State Department Torpedoes Migration Talks with El Salvador

Salvadoran President Nayib Bukele delivers a speech on the first day of inoculation with the Oxford/AstraZeneca vaccine against COVID-19 to health workers in San Salvador, on February 17, 2021. (Photo by MARVIN RECINOS / AFP) (Photo by MARVIN RECINOS/AFP via Getty Images)
MARVIN RECINOS/AFP via Getty Images

President Biden’s State Department derailed negotiations with El Salvador’s government on the migrant crisis by suggesting the country’s popular president is an authoritarian.

Salvadoran President Nayib Bukele this week refused to meet with Biden’s special envoy for the Northern Triangle, Ricardo Zúñiga, over what he described as personal affronts from Democrats and the United States administration, including calling him a dictator, two aides of the Central American leader told the Associated Press (AP).

The Northern Triangle is a Central American region that covers El Salvador, Honduras, and Guatemala.

The Salvadoran president told his aides “that he won’t meet with any Biden officials until the U.S. softens criticism raising doubts about his commitment to democracy and the rule of law, according to the two people, who spoke on the condition of anonymity given the diplomatic sensitivities,” AP noted.

Specifically, the two said comments made by State Department Spokesman Ned Price on Monday angered Bukele.

Echoing some Democrats who advised Biden not to meet with Bukele, Price declared:

We’ll also focus on preserving democratic standards, and we look forward to President Bukele to restore strong separation of powers where they’ve been eroded and demonstrate his government’s commitment to transparency and accountability to the people of El Salvador. We’ll continue to emphasize to political leaders the importance of appropriate democratic institutions as we partner with them.

Price also hinted the U.S. will work with local left-wing groups to pressure Bukele.

“Of course, we’ll also engage with civil society groups and to promote freedom of expression and, independent media, and the protection of journalists,” he noted. “Our goal in all of this is to create the conditions where the people of El Salvador can live healthy, successful lives and to thrive.”

Some of the so-called independent media in El Salvador is linked to the two establishment political parties that ruled El Salvador for decades before Bukele took office.

The Salvadoran press office and the country’s embassy in the U.S. capital did not respond to Breitbart News’s request for comment.

To the dismay of Democrats and their corporate media allies, Bukele enjoys a healthy approval rating of around 90 percent, namely for his fight against corrupt members of the two-party system that plagued El Salvador for decades.

AP acknowledged Bukele’s popularity among the Salvadoran public, which is partly based on his opposition to the easy-migration rules adopted by Biden that are pulling more young nationals from the Central American country up to the United States:

For all his combativeness, the 39-year-old Bukele is by far the most popular politician in Central America, a region plagued by corruption and criminality. His New Ideas party swept legislative elections by a landslide last month, and Bukele, who cultivates the image of a hip pragmatist, has sought to leverage China’s growing influence in the region to court new foreign investment.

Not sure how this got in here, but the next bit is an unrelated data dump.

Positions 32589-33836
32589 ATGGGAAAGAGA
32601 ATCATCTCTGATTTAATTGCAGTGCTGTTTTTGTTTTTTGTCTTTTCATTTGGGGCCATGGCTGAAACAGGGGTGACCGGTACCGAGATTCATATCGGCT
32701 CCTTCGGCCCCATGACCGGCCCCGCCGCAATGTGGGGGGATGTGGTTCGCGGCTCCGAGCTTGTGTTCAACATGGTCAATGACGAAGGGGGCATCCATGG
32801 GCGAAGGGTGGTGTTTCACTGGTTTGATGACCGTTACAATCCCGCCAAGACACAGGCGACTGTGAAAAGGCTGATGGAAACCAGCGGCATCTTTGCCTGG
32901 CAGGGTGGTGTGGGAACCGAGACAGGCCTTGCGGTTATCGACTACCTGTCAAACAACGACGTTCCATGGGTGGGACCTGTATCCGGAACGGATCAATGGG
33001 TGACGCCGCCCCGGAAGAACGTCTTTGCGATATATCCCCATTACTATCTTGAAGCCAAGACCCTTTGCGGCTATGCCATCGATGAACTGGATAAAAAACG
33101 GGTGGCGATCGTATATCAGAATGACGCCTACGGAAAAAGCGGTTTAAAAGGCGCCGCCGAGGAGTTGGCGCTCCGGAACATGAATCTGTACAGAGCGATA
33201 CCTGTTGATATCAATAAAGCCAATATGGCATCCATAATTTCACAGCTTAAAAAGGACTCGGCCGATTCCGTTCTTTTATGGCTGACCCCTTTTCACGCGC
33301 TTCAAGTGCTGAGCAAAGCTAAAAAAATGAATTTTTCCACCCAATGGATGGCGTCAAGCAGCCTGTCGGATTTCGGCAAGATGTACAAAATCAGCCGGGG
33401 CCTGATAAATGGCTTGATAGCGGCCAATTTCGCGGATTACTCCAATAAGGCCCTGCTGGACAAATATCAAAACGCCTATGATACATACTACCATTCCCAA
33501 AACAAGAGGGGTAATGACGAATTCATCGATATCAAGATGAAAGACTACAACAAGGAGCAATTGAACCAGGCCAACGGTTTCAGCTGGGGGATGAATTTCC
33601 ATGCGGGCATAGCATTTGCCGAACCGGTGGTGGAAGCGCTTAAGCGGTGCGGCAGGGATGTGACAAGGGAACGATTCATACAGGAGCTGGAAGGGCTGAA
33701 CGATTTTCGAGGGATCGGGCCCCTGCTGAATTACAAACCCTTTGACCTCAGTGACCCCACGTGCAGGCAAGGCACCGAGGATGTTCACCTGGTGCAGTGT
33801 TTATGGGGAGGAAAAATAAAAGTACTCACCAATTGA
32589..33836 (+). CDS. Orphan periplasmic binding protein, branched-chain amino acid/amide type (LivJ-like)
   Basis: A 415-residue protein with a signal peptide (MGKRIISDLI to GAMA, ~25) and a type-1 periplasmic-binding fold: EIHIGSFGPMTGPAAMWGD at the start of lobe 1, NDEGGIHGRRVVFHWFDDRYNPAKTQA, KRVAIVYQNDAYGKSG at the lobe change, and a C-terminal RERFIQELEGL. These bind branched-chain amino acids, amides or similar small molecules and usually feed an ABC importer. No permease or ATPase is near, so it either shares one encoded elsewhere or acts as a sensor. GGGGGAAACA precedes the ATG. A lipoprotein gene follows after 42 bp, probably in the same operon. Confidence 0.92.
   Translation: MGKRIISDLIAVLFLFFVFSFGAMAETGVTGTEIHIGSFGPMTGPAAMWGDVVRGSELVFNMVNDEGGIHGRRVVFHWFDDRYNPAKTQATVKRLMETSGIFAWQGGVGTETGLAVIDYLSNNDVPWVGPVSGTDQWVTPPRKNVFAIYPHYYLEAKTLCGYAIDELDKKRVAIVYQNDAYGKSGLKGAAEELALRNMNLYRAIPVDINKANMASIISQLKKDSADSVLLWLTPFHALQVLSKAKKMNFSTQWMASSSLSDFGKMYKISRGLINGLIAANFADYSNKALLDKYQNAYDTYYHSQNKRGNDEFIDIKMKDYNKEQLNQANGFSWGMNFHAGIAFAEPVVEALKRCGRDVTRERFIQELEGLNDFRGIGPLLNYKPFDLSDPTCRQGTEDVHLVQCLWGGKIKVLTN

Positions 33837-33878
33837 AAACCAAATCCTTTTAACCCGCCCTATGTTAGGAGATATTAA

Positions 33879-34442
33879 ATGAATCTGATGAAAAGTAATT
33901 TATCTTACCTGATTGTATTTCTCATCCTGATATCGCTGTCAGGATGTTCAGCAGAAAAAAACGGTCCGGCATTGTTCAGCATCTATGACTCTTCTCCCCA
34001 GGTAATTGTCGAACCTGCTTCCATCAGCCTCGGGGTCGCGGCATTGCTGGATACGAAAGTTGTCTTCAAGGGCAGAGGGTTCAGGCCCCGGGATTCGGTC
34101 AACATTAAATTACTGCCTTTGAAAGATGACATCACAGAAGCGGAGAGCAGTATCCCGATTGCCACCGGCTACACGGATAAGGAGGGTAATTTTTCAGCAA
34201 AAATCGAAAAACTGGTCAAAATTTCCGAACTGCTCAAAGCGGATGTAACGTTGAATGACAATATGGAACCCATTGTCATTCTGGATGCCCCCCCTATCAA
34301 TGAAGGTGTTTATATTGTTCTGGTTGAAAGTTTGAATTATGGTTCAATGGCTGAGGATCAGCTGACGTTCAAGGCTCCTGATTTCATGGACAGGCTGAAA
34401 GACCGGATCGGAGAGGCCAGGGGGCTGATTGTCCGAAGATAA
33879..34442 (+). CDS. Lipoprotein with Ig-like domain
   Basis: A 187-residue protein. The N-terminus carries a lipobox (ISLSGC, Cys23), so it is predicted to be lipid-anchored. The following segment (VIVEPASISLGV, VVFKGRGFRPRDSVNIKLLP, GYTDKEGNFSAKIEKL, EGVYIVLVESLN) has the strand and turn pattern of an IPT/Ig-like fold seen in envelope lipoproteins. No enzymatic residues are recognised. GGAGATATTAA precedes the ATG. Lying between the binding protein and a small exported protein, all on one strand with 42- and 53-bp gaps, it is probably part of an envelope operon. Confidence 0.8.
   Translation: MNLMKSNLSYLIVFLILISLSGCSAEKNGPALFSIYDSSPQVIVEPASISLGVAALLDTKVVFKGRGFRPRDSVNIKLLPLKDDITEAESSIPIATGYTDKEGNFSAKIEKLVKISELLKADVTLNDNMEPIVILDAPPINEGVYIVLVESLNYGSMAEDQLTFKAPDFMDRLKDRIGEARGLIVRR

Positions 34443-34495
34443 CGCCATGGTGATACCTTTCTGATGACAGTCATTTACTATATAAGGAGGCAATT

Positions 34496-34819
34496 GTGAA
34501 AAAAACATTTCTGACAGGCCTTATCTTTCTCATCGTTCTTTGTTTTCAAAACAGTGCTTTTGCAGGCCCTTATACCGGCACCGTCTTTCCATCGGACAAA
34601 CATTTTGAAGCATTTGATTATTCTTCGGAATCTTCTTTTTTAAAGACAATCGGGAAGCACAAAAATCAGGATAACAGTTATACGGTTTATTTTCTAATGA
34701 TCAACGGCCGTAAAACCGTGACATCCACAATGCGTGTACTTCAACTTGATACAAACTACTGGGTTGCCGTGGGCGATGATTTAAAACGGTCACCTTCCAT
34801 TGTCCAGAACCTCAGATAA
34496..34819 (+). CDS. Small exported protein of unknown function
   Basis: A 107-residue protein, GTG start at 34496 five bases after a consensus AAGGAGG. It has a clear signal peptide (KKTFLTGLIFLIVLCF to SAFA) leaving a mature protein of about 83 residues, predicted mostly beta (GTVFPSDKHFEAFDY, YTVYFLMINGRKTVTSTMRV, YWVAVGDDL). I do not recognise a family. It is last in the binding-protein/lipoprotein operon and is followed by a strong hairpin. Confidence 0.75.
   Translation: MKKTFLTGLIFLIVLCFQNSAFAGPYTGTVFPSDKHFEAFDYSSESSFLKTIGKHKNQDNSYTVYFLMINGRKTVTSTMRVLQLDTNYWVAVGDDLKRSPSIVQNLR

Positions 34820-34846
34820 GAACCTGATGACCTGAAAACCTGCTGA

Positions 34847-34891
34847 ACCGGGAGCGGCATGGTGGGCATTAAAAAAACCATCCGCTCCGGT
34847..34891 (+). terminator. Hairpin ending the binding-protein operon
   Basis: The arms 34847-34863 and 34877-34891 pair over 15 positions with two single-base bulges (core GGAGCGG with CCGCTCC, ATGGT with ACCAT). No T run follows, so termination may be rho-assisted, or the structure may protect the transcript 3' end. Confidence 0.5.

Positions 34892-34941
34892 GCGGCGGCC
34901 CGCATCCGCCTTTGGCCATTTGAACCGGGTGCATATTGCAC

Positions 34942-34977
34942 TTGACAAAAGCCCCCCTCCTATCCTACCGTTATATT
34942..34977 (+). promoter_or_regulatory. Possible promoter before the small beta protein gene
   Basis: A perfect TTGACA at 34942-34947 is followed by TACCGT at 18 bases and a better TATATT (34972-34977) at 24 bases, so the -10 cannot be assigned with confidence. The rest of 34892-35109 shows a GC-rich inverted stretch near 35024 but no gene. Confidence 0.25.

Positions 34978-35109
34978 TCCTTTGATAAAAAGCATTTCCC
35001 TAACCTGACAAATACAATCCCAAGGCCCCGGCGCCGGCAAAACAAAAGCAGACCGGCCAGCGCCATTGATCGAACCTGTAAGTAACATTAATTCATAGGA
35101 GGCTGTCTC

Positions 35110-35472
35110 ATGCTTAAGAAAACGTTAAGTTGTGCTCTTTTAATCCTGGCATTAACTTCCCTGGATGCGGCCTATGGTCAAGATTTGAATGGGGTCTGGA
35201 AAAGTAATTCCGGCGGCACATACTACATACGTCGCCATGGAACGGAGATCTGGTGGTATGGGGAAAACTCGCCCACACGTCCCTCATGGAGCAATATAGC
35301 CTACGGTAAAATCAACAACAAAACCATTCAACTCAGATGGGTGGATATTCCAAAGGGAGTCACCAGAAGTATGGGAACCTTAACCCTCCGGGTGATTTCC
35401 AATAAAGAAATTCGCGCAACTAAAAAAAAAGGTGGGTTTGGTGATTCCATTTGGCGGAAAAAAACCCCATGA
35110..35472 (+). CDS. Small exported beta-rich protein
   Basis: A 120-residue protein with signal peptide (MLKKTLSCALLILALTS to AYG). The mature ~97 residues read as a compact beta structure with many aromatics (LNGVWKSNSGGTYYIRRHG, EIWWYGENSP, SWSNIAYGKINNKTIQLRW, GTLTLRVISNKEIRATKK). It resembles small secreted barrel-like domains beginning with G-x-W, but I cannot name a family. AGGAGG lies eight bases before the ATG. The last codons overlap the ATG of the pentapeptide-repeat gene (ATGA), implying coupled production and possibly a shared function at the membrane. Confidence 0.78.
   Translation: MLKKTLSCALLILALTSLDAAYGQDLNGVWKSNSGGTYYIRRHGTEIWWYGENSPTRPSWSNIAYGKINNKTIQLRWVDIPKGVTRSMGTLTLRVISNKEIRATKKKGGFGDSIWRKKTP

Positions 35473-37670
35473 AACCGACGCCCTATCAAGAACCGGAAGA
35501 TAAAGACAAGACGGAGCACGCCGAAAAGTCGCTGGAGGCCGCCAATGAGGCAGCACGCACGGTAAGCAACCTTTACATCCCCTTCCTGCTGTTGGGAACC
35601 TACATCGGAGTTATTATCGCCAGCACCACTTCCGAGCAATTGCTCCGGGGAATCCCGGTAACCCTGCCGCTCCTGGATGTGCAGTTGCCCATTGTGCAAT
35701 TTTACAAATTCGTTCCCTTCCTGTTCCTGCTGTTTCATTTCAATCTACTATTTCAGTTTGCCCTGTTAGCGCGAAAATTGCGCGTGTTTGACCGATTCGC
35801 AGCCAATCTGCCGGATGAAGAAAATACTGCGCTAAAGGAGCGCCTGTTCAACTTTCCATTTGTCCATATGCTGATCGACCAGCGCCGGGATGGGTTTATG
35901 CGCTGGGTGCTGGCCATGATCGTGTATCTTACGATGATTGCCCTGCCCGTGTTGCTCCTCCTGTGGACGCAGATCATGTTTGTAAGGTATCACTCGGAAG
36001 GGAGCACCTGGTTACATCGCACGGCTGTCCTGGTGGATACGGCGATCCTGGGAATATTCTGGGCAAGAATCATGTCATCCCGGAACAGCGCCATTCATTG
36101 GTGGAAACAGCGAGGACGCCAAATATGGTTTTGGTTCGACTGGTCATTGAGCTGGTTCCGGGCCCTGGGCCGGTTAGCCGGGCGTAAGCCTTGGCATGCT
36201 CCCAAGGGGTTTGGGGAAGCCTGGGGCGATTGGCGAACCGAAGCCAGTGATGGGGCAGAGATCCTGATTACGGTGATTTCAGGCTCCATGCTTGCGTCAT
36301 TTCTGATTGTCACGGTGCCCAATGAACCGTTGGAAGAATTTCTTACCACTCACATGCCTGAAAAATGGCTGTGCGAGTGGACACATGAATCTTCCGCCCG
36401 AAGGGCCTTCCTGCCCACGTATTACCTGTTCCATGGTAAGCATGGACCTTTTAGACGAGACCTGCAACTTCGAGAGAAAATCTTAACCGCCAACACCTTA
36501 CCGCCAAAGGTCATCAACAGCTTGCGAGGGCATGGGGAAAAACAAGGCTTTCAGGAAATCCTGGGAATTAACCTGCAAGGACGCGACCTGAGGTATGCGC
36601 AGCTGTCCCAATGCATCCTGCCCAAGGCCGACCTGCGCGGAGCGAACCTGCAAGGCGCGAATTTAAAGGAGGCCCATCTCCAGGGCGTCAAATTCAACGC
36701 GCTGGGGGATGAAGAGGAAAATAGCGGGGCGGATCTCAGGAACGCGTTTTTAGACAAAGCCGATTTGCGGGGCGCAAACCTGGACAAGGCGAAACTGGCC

Bukele’s refusal to meet with Zúñiga follows a similar snub he allegedly received when Biden turned down a meeting requested by the Salvadoran leader during an unannounced visit to the United States in February.

Zúñiga confirmed he was unable to meet with Bukele, blaming a potential scheduling conflict.

“Yes, we asked for the meeting, we did not receive it, I do not know how it was done,” he reportedly said.

Zúñiga asserted that he managed to communicate the important messages of the White House to the Central American country.

The envoy insisted on talking to Salvadoran officials about the importance of democracy and fighting corruption to reduce irregular migration.

Despite Bukele skipping the meeting with Biden’s envoy, his administration members met with the top U.S. diplomat and indicated they were willing to work with the Biden administration. The Salvadoran officials requested more development aid to keep Salvadorans from emigrating.

Bukele has said he favors “jumpstarting commerce” between the United States and El Salvador over foreign aid “handouts.”

“We are very willing to work with any initiative that aims to help,” Carolina Recinos, the coordinator of Bukele’s Cabinet, reportedly said.

In February, Biden declined to meet Bukele over Democrat criticism that the Salvadoran leader lacked respect for the rule of law and democracy, anonymous sources told AP.

It appears that Bukele’s biggest political sin was to work with former President Donald Trump on reducing illegal migration, prompting Democrats and the corporate media to paint him as a dictator who will erode democracy now that his New Ideas party won a substantial number of seats during the recent legislative body elections that could give him a supermajority via an alliance with a smaller party.

The State Department spokesperson’s remarks on Monday came in the wake of a spat between Bukele and one of his top U.S. critics, Rep. Norma Torres (D-CA), a Guatemala-born lawmaker who co-chairs the Central American caucus in Congress.

Via Twitter last week, Torres dismissed Bukele as a “narcissistic dictator” for allegedly being indifferent to the plight of Central American migrants who make the dangerous journey to the U.S.

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